Psoriasis Causes

The skin conditions caused by psoriasis are better understood than psoriasis itself, but research suggests that the root cause of the disorder can be traced to the immune system. With psoriasis, the immune system sends incorrect signals to the body, acting as if the area affected by the psoriasis were injured. This stimulates skin cells to grow faster to heal the area. The buildup of excess skin cells leads to skin inflammation and the characteristic psoriatic “scaling.”

Heredity plays a role in the development of psoriasis, although people with no apparent familial histories of skin conditions also develop psoriasis. If one of your parents suffers from psoriasis, you have a ten percent chance of inheriting the condition. The risk may be as high as fifty percent if both parents suffer from psoriasis.

Psoriasis and Age

Psoriasis is one of the many skin conditions that can strike at any stage in a person’s life, but certain age groups are more likely to develop the disorder. For unclear reasons, the 30’s and 60’s are the age groups must likely to develop psoriasis.

Skin Inflammation Triggers: Drug Reactions, Injury and Infections

The root cause of psoriasis may not be well understood, but the circumstances that trigger psoriasis flare-ups are well documented. Adverse drug reactions often cause the skin inflammation associated with psoriasis. Drug reactions themselves do not cause psoriasis, but do trigger existing conditions.

Injuries such as burns, cuts, and bruises can also trigger psoriasis. As psoriasis is a product of a faulty immune system, it isn’t surprising that events that stimulate the immune system trigger the disorder. Infections, particularly strep infections, also activate the body’s natural defenses, and psoriasis often develops just after an infection.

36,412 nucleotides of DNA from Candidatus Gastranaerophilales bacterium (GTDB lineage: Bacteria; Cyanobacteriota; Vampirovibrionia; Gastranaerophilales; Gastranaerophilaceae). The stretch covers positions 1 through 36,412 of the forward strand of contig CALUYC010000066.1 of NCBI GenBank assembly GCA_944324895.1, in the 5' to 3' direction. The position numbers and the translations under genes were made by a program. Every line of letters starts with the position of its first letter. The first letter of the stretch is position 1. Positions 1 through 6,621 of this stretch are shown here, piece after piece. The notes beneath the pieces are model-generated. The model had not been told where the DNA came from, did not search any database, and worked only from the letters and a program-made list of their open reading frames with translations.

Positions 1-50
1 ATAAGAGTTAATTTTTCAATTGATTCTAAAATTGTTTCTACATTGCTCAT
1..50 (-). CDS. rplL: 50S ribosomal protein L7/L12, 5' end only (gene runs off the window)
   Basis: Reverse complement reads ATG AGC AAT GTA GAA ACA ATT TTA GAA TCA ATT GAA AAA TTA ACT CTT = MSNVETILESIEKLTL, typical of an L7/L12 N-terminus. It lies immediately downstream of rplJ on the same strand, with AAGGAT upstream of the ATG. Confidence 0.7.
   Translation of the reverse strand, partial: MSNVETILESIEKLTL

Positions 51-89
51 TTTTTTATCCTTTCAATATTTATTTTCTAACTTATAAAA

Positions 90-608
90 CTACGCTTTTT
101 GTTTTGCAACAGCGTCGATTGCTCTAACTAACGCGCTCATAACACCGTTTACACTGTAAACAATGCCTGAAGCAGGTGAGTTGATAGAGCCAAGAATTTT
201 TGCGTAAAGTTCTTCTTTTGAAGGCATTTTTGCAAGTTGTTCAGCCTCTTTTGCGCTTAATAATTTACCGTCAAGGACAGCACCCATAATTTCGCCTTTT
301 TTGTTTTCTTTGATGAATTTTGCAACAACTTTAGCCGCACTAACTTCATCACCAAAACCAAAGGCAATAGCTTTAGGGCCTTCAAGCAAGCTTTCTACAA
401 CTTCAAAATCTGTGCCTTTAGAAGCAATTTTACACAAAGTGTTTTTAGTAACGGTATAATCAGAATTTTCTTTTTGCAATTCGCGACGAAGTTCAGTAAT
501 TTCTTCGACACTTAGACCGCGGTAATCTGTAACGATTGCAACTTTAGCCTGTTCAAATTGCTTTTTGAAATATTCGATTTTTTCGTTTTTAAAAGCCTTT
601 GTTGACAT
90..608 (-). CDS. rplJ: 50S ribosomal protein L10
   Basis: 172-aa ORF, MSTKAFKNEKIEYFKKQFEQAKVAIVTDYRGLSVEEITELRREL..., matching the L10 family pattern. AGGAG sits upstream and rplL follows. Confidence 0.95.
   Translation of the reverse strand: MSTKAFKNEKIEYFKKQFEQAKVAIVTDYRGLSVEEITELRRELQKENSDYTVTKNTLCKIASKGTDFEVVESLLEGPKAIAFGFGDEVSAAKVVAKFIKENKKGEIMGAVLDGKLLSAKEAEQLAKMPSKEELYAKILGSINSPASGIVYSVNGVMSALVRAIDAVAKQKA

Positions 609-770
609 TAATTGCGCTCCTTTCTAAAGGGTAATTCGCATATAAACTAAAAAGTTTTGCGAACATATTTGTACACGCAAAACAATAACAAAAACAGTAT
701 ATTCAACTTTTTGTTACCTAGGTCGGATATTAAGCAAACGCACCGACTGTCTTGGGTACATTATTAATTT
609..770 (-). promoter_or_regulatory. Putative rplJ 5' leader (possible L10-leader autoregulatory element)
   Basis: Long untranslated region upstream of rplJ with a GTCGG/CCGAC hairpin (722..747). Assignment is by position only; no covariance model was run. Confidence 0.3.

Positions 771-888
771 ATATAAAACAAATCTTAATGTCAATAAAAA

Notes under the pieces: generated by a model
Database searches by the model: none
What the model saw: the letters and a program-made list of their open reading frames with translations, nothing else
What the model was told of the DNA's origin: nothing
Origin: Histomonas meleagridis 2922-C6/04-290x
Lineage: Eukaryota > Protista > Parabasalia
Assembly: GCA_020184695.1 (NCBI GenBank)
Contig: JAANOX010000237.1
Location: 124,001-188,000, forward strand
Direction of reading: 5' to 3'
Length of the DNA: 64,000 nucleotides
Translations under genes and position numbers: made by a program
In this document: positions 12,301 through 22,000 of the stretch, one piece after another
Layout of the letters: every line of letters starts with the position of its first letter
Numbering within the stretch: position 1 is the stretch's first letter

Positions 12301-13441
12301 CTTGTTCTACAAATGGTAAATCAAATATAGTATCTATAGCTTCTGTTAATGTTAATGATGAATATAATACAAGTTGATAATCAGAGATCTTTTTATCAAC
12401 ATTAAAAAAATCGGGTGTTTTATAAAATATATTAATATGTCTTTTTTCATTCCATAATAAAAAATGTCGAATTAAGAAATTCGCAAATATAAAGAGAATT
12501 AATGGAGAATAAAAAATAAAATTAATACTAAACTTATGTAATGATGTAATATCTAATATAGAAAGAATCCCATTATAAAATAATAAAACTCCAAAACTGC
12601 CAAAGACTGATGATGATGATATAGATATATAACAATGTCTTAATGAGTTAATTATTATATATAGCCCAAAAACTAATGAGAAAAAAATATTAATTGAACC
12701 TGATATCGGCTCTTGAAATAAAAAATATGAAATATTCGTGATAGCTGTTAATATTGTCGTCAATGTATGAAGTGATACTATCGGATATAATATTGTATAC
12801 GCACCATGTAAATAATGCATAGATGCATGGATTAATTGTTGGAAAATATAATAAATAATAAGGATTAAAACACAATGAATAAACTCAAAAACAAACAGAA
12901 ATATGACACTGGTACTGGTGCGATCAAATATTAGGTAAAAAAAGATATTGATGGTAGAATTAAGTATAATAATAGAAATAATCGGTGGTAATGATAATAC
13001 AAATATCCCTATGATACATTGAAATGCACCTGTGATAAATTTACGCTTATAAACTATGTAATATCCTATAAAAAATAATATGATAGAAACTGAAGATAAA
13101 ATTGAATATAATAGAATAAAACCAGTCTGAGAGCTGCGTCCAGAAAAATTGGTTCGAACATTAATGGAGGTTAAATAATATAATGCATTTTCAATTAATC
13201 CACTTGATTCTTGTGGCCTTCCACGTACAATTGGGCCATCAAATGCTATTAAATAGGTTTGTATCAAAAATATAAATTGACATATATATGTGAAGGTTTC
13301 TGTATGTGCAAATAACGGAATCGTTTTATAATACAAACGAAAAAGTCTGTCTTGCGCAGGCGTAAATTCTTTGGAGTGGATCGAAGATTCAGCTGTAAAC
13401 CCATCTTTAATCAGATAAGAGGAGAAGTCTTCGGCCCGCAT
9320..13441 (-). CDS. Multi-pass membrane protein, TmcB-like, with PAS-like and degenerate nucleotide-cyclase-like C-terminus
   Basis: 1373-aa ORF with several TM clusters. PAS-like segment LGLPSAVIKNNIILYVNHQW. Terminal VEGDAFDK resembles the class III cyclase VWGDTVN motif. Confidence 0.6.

Psoriasis Triggers

Stress and Psoriasis

Many people with psoriasis report a direct link between the severity of their skin inflammation and their stress levels. This often leads to a self-perpetuating problem: psoriasis itself causes stress, especially severe psoriasis. And stress makes psoriasis symptoms all the more severe.

Is Psoriasis Contagious?

While psoriasis causes unsightly and emotionally distressing skin problems, it is not one of the contagious skin disorders. Patients are often embarrassed by the condition, and it can affect their social activity levels. Some people may have a negative reaction to psoriasis sufferers, and may avoid touching or interacting with them. This often leads to feelings of anger, frustration and depression. Self-esteem and self-worth can be damaged by social stigmas.

Resources

American Academy of Dermatology. (nd). Psoriasis. Retrieved March 24, 2002 from www.aad.org/pamphlets/Psoriasis.html.

DermatologyChannel.net. (nd). Psoriasis. Retrieved March 25, 2002 from www.dermatologychannel.net/psoriasis/.

National Library of Medicine. (nd). Psoriasis. Retrieved March 23, 2002 from www.nlm.nih.gov/medlineplus/ency/article/000434.htm.

National Psoriasis Foundation. (nd). About psoriasis. Retrieved March 25, 2002 from www.psoriasis.org/b000.htm.